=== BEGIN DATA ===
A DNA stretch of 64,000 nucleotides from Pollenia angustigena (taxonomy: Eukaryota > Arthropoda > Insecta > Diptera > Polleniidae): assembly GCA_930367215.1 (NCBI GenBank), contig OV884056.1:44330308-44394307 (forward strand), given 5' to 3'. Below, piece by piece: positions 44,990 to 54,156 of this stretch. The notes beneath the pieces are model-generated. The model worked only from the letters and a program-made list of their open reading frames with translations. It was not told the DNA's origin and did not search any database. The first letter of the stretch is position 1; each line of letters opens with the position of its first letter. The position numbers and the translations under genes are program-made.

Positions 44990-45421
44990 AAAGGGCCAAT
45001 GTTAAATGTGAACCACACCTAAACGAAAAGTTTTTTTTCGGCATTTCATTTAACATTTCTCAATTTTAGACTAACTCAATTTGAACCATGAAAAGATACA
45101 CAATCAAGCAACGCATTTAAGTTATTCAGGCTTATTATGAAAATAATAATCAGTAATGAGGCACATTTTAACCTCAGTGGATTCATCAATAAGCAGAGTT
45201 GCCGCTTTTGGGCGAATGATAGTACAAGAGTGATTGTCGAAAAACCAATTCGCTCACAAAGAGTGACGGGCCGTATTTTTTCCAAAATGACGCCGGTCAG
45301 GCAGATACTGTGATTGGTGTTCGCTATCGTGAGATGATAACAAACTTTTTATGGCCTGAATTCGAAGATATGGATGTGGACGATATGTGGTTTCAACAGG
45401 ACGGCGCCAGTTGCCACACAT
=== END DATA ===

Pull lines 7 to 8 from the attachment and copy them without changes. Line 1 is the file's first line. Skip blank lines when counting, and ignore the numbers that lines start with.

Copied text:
45301 GCAGATACTGTGATTGGTGTTCGCTATCGTGAGATGATAACAAACTTTTTATGGCCTGAATTCGAAGATATGGATGTGGACGATATGTGGTTTCAACAGG
45401 ACGGCGCCAGTTGCCACACAT